acs902@yahoo.com
- Bob, Marinette, WI
Also, I myself have a little brown-eyed, brown-haired girl that I like at school. I am in the eighth grade, and we have only 3 days left to go in the school year. She is moving to Oklahoma over the summer, and, knowing me, I will probably be too shy to tell her how I feel. If Stephanie is out there, I want her to know that I really love her!
- Dylan, Port Orange, FL
Sounds great coming from my '78 Dodge Magnum's factory AM/FM/8-track, likewise from that of my 1976 Ford Ranchero.
- Darrell, Eugene, United States
Days of Future Passed is an album whose songs are based around the different times of the day but are also symbolic of the different phases of life - i.e. dawn==> birth ("So breath in deep you're not asleep, open your eyes, you're here today), morning==>childhood,("Time seems to stand quite still in a child's world, it always will"), noon==> adolescence/young adult, afternoon==>middle age, twilight==> old age, night==>death.
"Nights in White Satin" is the climax where the person finds the meaning of life - not thru analytical thinking but thru emotional experiences and lust for life itself -("Just what the truth is I can't say anymore because I love you.") and realizes death is not the end ("Nights in white satin, never reaching the end ...").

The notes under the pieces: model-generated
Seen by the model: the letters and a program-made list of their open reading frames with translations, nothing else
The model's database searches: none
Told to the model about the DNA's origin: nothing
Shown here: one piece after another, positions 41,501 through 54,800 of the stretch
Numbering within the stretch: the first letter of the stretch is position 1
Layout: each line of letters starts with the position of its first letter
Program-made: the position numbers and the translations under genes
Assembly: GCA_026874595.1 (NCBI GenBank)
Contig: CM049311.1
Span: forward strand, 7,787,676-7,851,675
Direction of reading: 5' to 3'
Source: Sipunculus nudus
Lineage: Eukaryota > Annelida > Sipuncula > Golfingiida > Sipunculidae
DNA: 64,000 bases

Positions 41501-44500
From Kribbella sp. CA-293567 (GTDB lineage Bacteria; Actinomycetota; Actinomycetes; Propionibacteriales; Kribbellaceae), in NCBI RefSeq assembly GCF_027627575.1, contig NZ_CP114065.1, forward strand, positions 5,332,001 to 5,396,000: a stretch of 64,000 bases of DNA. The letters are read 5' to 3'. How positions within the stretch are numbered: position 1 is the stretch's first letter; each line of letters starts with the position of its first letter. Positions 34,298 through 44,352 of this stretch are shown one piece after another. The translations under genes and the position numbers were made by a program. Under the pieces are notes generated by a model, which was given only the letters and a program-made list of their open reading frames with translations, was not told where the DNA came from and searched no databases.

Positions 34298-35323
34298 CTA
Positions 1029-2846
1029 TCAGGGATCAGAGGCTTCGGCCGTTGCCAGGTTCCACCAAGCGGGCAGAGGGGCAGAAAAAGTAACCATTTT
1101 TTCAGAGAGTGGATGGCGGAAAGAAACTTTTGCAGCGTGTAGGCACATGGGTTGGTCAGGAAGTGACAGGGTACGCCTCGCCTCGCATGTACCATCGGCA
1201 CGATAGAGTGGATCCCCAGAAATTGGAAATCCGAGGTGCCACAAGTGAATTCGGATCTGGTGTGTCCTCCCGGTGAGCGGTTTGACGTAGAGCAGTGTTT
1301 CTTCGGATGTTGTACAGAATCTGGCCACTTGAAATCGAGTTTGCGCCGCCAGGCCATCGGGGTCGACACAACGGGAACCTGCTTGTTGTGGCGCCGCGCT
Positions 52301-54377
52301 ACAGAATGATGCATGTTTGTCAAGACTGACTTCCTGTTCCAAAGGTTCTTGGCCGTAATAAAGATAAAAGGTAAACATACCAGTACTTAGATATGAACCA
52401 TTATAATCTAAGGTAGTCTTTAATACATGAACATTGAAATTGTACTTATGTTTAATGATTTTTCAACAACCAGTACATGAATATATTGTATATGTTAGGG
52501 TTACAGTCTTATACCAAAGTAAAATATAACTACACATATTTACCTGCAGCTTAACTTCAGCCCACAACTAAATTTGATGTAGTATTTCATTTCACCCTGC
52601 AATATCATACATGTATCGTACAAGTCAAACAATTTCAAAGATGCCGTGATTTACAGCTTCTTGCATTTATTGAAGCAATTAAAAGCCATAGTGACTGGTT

- Marc, Sewell, NJ
Wow,I didn't know that it charted again in '79, that's kind of ironic. I don't see the single listed on the Billboard chart for '79, I assume it was the album. Also just wanted to say thanks to Dylan, Shawn And Gern...Bob(acs902@yahoo.com)
- Bob, Marinette, WI
Nights In White Satin is the only song in history to chart three times in its original form: 1967, 1972 and 1979.

There are two stories as to it's inspiration. In most interviews Justin Hayward references a set of satin sheets. A remiment of a recently ended relationship. In other interviews he says it was a satin shirt.